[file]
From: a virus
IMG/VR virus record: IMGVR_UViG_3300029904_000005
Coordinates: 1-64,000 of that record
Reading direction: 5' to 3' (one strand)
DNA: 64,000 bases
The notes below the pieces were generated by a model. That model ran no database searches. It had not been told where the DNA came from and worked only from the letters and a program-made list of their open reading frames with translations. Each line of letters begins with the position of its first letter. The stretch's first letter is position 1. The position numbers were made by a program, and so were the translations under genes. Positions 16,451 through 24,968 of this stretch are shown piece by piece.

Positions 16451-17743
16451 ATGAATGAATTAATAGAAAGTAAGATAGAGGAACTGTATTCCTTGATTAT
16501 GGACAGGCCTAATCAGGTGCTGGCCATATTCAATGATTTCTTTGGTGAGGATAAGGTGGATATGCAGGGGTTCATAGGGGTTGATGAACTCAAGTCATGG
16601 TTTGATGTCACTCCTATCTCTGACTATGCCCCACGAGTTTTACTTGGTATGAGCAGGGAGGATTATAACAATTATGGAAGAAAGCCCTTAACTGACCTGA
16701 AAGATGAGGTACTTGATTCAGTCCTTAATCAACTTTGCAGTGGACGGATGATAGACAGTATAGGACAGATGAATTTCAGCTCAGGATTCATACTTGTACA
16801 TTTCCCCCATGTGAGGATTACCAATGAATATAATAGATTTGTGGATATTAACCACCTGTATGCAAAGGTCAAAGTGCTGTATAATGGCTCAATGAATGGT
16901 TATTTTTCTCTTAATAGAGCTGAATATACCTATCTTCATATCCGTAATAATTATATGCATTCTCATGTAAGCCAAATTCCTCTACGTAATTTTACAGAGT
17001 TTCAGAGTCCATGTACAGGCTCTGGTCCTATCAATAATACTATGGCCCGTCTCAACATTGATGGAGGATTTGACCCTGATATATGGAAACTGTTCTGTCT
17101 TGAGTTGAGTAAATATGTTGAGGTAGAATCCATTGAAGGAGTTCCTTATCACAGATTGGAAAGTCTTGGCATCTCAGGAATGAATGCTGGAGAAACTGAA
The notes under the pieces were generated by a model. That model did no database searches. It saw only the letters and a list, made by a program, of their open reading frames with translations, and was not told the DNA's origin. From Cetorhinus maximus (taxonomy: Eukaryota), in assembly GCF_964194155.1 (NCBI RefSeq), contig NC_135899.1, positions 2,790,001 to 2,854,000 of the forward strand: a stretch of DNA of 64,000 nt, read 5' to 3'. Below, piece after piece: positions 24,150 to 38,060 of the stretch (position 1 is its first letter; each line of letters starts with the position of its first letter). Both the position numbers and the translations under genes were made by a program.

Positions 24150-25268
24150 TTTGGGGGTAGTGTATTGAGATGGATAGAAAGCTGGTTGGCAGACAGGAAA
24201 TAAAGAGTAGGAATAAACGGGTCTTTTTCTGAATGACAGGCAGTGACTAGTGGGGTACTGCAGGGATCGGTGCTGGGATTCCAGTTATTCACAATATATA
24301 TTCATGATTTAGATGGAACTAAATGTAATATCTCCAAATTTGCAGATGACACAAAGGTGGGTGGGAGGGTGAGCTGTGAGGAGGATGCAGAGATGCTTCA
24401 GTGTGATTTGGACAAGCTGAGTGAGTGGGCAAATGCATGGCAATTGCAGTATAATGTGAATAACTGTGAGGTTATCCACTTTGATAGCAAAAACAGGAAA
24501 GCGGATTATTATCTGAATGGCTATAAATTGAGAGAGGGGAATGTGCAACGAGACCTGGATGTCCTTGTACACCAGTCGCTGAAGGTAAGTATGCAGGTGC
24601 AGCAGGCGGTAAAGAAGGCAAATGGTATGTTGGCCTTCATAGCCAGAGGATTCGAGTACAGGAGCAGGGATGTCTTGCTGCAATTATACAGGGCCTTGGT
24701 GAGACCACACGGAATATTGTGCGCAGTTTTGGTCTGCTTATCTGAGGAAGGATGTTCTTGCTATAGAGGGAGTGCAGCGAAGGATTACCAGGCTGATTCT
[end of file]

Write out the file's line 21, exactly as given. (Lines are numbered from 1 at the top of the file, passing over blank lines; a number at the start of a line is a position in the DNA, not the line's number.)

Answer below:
24401 GTGTGATTTGGACAAGCTGAGTGAGTGGGCAAATGCATGGCAATTGCAGTATAATGTGAATAACTGTGAGGTTATCCACTTTGATAGCAAAAACAGGAAA